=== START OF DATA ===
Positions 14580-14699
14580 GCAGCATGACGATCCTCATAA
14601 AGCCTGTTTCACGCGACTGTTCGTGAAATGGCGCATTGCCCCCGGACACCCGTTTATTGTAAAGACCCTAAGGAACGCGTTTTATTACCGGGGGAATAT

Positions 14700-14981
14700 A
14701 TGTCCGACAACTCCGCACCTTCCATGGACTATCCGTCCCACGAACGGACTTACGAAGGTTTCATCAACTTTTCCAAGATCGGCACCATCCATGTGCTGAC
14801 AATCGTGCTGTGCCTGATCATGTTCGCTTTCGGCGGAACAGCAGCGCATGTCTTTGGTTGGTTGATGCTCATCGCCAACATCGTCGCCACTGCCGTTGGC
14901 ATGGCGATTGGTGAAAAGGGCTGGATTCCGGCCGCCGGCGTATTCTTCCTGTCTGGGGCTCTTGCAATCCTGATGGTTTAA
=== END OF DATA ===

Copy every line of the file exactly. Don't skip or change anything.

Positions 14580-14699
14580 GCAGCATGACGATCCTCATAA
14601 AGCCTGTTTCACGCGACTGTTCGTGAAATGGCGCATTGCCCCCGGACACCCGTTTATTGTAAAGACCCTAAGGAACGCGTTTTATTACCGGGGGAATAT

Positions 14700-14981
14700 A
14701 TGTCCGACAACTCCGCACCTTCCATGGACTATCCGTCCCACGAACGGACTTACGAAGGTTTCATCAACTTTTCCAAGATCGGCACCATCCATGTGCTGAC
14801 AATCGTGCTGTGCCTGATCATGTTCGCTTTCGGCGGAACAGCAGCGCATGTCTTTGGTTGGTTGATGCTCATCGCCAACATCGTCGCCACTGCCGTTGGC
14901 ATGGCGATTGGTGAAAAGGGCTGGATTCCGGCCGCCGGCGTATTCTTCCTGTCTGGGGCTCTTGCAATCCTGATGGTTTAA